A car on sale

When considering what kind of car to buy for your new teen driver, don't overlook used cars as a viable option. After all, few things depreciate faster than a new car. Many parents feel obligated to go the new car route for their novice drivers due to safety features. Yet, there are plenty of safe—and much more affordable—used car options out there. But, before you run to the nearest used car lot, consider the following tips:

Know your budget beforehand

If you want to know a surefire way to get taken advantage of at a car dealership, just walk on the lot without a budget in mind. Before you even think about going car shopping, sit down and figure out how much car you can afford. That way, you'll be shopping with your head instead of your heart. If you're unsure how to estimate a price range you can afford, there are some handy tools available to help you.

Do your research

Remember: knowledge is power. Don't set foot on a used car lot without a target list of cars on hand. This doesn't mean that you can't change your mind, but it gives you an excellent starting point. How should you go about creating a target list of used cars? Do a little homework. Use sources like Consumer Reports to research used car reviews. Then, determine which used cars fit into the budget you've determined. Not sure how much a particular used car costs? Refer to Kelley Blue Book to get an estimated value. Knowing these details in advance will save you from a lot of haggling with used car salesmen.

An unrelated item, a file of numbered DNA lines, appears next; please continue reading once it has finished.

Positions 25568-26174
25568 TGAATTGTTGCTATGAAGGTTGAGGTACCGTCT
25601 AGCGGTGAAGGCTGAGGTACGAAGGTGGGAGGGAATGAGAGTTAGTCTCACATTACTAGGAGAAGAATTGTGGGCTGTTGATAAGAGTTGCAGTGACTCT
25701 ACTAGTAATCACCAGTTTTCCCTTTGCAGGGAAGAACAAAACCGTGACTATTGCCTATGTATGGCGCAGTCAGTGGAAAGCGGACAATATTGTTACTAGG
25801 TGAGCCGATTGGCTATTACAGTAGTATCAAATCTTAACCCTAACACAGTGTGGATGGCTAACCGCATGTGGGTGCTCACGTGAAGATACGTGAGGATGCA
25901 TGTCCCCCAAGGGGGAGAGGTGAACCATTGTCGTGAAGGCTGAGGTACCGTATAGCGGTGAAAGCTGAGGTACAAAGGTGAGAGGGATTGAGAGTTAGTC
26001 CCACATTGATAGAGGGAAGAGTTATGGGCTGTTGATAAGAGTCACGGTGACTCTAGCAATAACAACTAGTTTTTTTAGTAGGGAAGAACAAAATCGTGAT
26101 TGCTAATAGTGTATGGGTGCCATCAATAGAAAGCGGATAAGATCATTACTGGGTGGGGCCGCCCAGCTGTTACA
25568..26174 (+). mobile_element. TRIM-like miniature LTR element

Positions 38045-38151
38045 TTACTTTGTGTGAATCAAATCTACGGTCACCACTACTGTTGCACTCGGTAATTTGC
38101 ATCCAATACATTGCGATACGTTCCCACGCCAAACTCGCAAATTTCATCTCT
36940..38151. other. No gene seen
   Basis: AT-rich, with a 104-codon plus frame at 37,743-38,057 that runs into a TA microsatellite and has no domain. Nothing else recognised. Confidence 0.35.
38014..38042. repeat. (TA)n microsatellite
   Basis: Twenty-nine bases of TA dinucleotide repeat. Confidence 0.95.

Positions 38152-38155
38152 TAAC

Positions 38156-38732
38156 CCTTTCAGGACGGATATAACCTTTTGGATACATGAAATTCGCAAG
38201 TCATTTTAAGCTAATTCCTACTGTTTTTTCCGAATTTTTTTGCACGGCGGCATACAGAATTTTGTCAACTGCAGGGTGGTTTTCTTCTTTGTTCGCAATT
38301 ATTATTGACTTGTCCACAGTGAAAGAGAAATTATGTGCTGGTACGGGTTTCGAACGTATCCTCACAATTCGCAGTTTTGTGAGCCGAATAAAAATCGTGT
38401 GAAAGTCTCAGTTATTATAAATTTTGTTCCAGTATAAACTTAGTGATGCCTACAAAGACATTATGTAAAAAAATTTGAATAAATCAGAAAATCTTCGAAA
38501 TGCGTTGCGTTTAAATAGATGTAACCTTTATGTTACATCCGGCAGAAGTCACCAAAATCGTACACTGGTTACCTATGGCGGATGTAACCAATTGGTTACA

Get a Vehicle History Report

Even if a used car looks pristine on the lot, it's still imperative to learn everything you can about that car's history before the sale. What kind of information can a Vehicle History Report tell you? It'll tip you off if the car got totaled in an accident or if the odometer got rolled back. Several companies sell Vehicle History Reports using the car's vehicle identification number (VIN). If there is anything negative in the report, it's best to cut your losses and move on.

Have the car inspected

Even if the Vehicle History Report comes back with an all-clear, it's still a good idea to get the used car inspected before making an offer. For added reassurance, request to take the car to a mechanic you trust for the inspection. Getting a used car inspected before making an offer can help you avoid purchasing a lemon.

Be a master negotiator

The best way to gain the upper hand in the negotiation process is to come armed with information. All the research and homework you've done up to this point will come in handy now. Don't determine your offer based on the asking price. Consider what the car is worth based on market value. Besides consulting Kelley Blue Book, consider checking eBay for auctions on similar cars. Check to see if you can find a comparable car on another website for a lower price. Use that information to your advantage during the negotiation process.

Prepare yourself for your used car shopping and you'll be able to find a great car for your teen.